This opinion will be unpublished and

may not be cited except as provided by

Minn. Stat. § 480A.08, subd. 3 (1996).




B.F., a minor, by her parent and

natural guardian, K.F.,



Christopher S. Smith,


Eden Prairie Public Schools,

Independent School District #272,


Filed March 10, 1998

Affirmed in part, reversed in part, and remanded

Willis, Judge

Hennepin County District Court

File No. 966650

James C. Wicka, Leanne G. Litfin, Messerli & Kramer, P.A., 1800 Fifth Street Towers, 150 South Fifth Street, Minneapolis, MN 55402 (for appellant)

Maggie R. Wallner, Jennifer K. Anderson, Knutson, Flynn, Deans & Olsen, Minnesota World Trade Center, Suite 1900, 30 Seventh Street East, St. Paul, MN 55101 (for respondent)

Considered and decided by Willis, Presiding Judge, Lansing, Judge, and Davies, Judge.



Appellant B.F., a high-school student sexually harassed on school grounds by another student, challenges the district court's grant of summary judgment to the school district. We affirm in part, reverse in part, and remand. We also affirm the district court's decision to deny B.F.'s motion to amend her complaint.


Between classes on April 5, 1996, Christopher Smith, an 18-year-old senior at Eden Prairie High School, followed B.F., a 15-year-old sophomore, into a health office bathroom while the health assistant was out of sight. Smith asked B.F., who was applying saline solution to her contact lenses, if she had good concentration; when she said she did, Smith began to massage her shoulders, then touched her stomach and moved his hands up to her breasts. B.F. alleges that Smith fondled her breasts, then inserted his fingers into the top of her jeans, moved his hands over her genitals, and attempted to expose himself to her.

B.F. told a friend of the incident, and the friend told the health assistant. The health assistant informed associate principal Joseph Epping and dean of students Carla McCarty.[1] B.F. told her story to the health assistant and then to McCarty. While McCarty contacted B.F.'s mother, Epping left a message for the school police liaison and called Smith out of class. Smith said he had done something "really stupid" and admitted to touching B.F.'s breasts. Epping ordered Smith to have no contact with B.F.

The incident took place on a Friday. The following Monday, the "administrative team," consisting of Epping, McCarty, the principal, and another associate principal, discussed the incident at its regular weekly meeting and checked its student discipline data base, finding no incidents involving Smith. The team elected to suspend Smith for five days, which the administrators considered a severe punishment. The school district has adopted a formal sexual harassment policy that mandates reporting and investigation of all sexual harassment claims but grants wide latitude with regard to the scope of investigation and to remedies.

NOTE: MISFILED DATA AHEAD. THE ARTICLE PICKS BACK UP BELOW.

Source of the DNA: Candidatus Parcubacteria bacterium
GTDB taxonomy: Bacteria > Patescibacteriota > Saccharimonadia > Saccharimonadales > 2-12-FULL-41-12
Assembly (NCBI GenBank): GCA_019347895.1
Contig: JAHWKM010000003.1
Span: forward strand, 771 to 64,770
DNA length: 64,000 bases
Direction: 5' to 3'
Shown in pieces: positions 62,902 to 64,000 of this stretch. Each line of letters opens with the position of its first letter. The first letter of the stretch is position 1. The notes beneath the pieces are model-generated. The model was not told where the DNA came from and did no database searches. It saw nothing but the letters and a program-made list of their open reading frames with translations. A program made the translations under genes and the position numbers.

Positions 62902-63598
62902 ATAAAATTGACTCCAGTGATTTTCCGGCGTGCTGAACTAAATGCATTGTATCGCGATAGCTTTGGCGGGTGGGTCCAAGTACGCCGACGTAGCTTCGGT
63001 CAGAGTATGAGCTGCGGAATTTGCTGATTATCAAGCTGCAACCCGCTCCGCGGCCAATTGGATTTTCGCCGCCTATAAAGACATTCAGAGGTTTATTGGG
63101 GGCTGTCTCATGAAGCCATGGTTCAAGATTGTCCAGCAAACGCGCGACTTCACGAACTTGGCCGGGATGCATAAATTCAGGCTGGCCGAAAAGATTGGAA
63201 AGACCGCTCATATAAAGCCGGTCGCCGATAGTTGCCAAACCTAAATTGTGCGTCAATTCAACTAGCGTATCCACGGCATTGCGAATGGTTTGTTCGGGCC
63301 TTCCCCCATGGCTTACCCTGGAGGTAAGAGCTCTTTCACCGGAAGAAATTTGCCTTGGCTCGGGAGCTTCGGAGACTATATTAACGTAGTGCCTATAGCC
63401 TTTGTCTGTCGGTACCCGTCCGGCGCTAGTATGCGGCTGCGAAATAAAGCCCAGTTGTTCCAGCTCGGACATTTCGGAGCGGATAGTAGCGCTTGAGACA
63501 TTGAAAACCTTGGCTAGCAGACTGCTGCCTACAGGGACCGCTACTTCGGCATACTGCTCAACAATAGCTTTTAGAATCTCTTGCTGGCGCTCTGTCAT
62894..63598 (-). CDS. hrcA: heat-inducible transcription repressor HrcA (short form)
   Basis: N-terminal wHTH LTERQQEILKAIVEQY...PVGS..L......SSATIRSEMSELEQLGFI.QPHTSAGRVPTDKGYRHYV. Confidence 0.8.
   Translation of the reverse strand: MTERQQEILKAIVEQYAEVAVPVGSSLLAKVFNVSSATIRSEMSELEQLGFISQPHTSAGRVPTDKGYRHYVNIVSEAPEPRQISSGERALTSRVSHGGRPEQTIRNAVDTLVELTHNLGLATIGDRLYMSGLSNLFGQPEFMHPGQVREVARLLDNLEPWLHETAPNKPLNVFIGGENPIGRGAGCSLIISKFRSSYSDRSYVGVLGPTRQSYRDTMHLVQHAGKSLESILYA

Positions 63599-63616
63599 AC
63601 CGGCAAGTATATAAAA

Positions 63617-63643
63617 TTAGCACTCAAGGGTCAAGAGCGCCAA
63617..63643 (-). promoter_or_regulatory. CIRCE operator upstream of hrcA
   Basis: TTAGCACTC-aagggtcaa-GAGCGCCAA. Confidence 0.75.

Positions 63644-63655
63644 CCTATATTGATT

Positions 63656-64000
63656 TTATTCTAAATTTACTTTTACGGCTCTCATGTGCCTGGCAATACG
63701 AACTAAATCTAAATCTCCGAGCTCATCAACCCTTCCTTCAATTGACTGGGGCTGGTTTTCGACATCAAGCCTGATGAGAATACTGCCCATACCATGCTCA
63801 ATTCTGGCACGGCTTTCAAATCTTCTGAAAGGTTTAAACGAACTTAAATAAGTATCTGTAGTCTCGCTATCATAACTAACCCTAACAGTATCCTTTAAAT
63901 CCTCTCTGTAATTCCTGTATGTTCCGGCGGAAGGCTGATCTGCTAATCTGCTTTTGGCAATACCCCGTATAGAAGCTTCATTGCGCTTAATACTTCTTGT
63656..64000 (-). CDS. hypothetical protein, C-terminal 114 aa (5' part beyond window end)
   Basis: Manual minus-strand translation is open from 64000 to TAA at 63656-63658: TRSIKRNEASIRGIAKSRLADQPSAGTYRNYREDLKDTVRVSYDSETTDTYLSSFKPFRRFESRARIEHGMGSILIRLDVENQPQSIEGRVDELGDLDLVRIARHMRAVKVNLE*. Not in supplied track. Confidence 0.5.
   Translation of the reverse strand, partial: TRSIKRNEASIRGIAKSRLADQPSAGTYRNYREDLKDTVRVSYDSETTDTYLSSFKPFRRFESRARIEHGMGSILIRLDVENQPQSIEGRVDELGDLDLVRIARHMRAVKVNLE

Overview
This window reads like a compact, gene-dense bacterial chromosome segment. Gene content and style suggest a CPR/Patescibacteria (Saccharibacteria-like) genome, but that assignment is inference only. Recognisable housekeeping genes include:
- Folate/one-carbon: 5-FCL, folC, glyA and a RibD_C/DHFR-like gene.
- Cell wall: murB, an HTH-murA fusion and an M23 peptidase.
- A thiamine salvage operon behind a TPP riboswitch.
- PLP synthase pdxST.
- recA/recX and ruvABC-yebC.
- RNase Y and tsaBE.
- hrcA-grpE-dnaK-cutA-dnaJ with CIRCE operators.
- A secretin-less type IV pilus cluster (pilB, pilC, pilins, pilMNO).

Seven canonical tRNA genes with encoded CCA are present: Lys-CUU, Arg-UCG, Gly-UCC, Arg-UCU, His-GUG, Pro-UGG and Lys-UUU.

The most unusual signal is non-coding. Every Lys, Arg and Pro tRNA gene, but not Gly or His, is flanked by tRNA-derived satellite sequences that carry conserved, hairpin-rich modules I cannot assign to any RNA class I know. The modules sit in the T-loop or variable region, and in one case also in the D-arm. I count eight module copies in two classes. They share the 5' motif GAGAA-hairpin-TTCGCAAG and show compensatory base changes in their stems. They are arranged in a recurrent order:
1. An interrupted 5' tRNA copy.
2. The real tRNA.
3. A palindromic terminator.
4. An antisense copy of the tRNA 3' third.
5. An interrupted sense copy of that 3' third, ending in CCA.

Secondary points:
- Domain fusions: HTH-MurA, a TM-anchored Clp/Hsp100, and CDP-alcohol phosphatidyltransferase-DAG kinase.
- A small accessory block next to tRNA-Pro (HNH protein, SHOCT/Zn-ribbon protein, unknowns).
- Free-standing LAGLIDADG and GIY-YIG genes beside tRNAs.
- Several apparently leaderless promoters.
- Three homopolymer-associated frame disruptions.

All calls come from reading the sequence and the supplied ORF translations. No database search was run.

The administrative team set up a meeting with B.F. and her parents to discuss methods of making her feel secure at school. B.F. and her mother rejected suggestions that B.F. regularly check in with school officials, that B.F. be escorted to class, that either B.F. or Smith be "shadowed" by school personnel, or that B.F. carry a pager or a cellular phone, insisting that B.F. would feel safe only if Smith were expelled. B.F. stopped coming to school when Smith returned.

On April 17, B.F. brought her friend, A.D., to the school administration with a complaint that A.D. also had been sexually harassed by Smith. The administration determined that the witnesses A.D. offered could not corroborate her account and refused to pursue the issue. The school did not question Smith regarding A.D.'s accusations.

In early May, Smith was removed from school and given homebound instruction after a physical confrontation on school grounds with B.F.'s boyfriend, an Eden Prairie High School graduate. McCarty informed B.F.'s mother that Smith was no longer in the building, but B.F. chose not to return to school because she had fallen behind academically. At this point, the school offered B.F. homebound instruction.

In August 1996, B.F. filed this action against Smith, alleging battery, negligence, negligent infliction of emotional distress, and violation of the Violence Against Women Act; and against the school district, alleging negligence, negligent supervision, negligent infliction of emotional distress, and violation of the Minnesota Human Rights Act, based on the school's failure to provide what she considered a safe educational environment. B.F. seeks in excess of $50,000 in damages against each defendant.

When B.F. returned to Eden Prairie High School in the autumn, several other girls told her that they had been harassed by Smith. One student, J.V., said that she had filed a sexual harassment complaint with the school in March 1996 because Smith called her names and threw a chair at her. J.V. stated in an affidavit that the school failed to follow through on her complaint. At B.F.'s request, J.V. attempted to retrieve her written complaint from the administration, which could not locate it; McCarty stated in a deposition that she did not recall the complaint being filed.

The lawsuit proceeded through several acrimonious discovery disputes. Following discovery, B.F. moved to add a claim of violation of Title IX of the federal Civil Rights Act. The district court denied the motion.